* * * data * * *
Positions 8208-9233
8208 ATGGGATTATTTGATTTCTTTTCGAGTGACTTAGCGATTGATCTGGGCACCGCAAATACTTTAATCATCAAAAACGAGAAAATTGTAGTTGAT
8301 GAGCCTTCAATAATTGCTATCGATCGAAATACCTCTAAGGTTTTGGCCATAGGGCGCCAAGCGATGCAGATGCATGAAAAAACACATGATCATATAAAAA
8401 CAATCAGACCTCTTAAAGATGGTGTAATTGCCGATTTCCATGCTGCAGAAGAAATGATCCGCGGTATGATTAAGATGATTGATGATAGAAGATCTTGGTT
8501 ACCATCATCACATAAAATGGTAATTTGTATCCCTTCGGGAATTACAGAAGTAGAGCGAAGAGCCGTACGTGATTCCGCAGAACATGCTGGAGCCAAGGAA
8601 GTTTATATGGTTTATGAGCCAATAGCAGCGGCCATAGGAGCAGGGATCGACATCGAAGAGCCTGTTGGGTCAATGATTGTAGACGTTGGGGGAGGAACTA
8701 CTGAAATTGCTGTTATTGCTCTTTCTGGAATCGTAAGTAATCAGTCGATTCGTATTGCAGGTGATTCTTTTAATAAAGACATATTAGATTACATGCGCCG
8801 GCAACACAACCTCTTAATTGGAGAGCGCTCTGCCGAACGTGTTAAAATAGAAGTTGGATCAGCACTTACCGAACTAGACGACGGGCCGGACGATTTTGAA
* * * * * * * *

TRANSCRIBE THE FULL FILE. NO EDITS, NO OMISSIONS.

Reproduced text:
Positions 8208-9233
8208 ATGGGATTATTTGATTTCTTTTCGAGTGACTTAGCGATTGATCTGGGCACCGCAAATACTTTAATCATCAAAAACGAGAAAATTGTAGTTGAT
8301 GAGCCTTCAATAATTGCTATCGATCGAAATACCTCTAAGGTTTTGGCCATAGGGCGCCAAGCGATGCAGATGCATGAAAAAACACATGATCATATAAAAA
8401 CAATCAGACCTCTTAAAGATGGTGTAATTGCCGATTTCCATGCTGCAGAAGAAATGATCCGCGGTATGATTAAGATGATTGATGATAGAAGATCTTGGTT
8501 ACCATCATCACATAAAATGGTAATTTGTATCCCTTCGGGAATTACAGAAGTAGAGCGAAGAGCCGTACGTGATTCCGCAGAACATGCTGGAGCCAAGGAA
8601 GTTTATATGGTTTATGAGCCAATAGCAGCGGCCATAGGAGCAGGGATCGACATCGAAGAGCCTGTTGGGTCAATGATTGTAGACGTTGGGGGAGGAACTA
8701 CTGAAATTGCTGTTATTGCTCTTTCTGGAATCGTAAGTAATCAGTCGATTCGTATTGCAGGTGATTCTTTTAATAAAGACATATTAGATTACATGCGCCG
8801 GCAACACAACCTCTTAATTGGAGAGCGCTCTGCCGAACGTGTTAAAATAGAAGTTGGATCAGCACTTACCGAACTAGACGACGGGCCGGACGATTTTGAA